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3D bioprinting builds on decades of technological advances of biological science, printing, and manufacturing to produce three-dimensional biological structures from raw biomaterials.


3D bioprinting is a type of additive manufacturing that uses biological materials (or bioinks) to produce structures capable of sustaining life. Additive manufacturing is a process that creates something from nothing. Think of a wooden baseball bat, traditional manufacturing (subtractive manufacturing) starts with a block of wood then chips and whittles away until a finished baseball bat remains. Additive manufacturing does the opposite, starting with a raw material, systematically adding it layer-by-layer until a structure remains. 3D bioprinting typically utilizes the additive process of layer-by-layer deposit of material.


What is 3D Bioprinting?

Scientists create 3D computer models using medical and microscopic imaging:  MRI, CT, confocal microscope, etc. These 3D models could be used to print structures from scratch and/or to add to existing structures. Further 3D scans and analysis can also be used to monitor print progress as well as cell/structure progress post-print.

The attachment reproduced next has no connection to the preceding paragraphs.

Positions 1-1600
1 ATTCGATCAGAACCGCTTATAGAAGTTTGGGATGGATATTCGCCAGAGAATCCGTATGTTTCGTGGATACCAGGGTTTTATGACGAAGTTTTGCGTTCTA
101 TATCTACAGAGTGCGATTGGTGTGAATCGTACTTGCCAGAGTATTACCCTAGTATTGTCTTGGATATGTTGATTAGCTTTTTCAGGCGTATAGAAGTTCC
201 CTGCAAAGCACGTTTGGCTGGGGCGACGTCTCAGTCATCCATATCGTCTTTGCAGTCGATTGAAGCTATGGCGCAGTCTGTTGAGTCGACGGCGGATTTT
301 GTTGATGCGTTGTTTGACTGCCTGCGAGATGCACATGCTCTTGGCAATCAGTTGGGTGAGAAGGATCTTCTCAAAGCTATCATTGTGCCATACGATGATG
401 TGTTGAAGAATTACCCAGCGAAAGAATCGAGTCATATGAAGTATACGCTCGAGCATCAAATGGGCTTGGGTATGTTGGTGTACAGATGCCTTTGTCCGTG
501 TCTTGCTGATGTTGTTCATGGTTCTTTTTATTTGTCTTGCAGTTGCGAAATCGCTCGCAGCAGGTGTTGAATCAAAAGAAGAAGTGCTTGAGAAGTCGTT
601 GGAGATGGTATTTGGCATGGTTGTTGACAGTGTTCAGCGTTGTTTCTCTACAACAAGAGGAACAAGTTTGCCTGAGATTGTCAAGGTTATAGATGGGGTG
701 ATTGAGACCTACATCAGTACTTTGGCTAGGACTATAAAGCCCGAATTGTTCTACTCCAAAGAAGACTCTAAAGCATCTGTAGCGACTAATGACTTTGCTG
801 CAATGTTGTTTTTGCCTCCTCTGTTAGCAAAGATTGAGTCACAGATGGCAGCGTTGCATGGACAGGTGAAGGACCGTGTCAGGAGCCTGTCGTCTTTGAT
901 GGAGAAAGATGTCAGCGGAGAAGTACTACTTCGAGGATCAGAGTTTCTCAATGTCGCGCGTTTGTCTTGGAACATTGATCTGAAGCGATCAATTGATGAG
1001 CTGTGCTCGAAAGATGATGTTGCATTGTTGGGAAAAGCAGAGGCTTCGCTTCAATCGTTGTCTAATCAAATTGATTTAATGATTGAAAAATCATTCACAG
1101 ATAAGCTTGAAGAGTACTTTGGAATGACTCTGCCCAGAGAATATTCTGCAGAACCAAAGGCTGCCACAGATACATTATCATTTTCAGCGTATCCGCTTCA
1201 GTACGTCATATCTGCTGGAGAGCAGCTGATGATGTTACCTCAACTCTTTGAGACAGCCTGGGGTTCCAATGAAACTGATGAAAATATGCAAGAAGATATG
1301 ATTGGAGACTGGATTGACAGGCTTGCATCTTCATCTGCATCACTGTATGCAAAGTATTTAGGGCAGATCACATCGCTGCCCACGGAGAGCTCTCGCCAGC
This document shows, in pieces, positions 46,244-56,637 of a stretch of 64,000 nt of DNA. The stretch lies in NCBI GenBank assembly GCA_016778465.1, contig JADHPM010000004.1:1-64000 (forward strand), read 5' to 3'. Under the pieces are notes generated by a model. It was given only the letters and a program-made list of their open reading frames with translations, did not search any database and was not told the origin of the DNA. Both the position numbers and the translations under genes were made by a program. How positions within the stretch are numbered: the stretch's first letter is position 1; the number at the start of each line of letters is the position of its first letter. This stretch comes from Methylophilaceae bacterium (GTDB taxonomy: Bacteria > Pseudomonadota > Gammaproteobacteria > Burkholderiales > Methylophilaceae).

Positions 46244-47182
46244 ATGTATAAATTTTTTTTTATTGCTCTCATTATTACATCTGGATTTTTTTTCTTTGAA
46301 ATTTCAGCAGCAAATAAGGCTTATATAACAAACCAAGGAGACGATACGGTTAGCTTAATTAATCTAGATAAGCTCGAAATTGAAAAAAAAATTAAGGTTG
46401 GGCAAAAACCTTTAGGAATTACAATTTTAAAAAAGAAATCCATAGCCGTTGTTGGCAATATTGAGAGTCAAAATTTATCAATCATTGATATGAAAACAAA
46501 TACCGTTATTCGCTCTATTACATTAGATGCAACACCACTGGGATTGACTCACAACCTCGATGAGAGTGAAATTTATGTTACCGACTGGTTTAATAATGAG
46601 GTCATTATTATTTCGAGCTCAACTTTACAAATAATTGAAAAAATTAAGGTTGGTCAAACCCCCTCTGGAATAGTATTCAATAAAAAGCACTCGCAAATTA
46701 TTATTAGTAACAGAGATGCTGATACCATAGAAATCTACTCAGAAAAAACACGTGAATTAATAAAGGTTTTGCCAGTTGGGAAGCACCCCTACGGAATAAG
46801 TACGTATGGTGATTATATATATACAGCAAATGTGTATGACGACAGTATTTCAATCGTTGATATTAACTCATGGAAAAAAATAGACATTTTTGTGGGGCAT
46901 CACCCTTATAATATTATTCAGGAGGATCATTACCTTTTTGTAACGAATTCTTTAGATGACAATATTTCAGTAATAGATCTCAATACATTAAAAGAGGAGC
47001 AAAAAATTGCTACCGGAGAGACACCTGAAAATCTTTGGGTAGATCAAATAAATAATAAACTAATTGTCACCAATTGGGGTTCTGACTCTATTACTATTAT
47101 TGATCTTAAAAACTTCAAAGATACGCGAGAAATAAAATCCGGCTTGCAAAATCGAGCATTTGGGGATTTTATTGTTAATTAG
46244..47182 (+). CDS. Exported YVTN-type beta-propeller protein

A key component of human applications for bioprinted materials and structures will be the ability to vascularize the cells. Vascularization is the process of growing blood vessels to delivery necessary nutrients to cells: actually create living cells.

3D bioprinting can produce many structures and materials for a variety of use and purposes, including:  drug testing, research and development, creation of tissue structures and even organs, bone and skin grafts, and more. The applications for such materials is only in its infancy, with a promising future for a variety of research purposes as well as further treatments and curative uses in humans.

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3D bioprinters come in a variety of sizes for use in a myriad of applications from teaching, benchtopclean room, to sterile environments. The most advanced 3D bioprinters use robotics and artificial intelligence to mimic how a human would interact with the biology. These advanced bioprinters have the ability to "change hands" allowing for full lab automation to provide researchers the flexibility to do more. 



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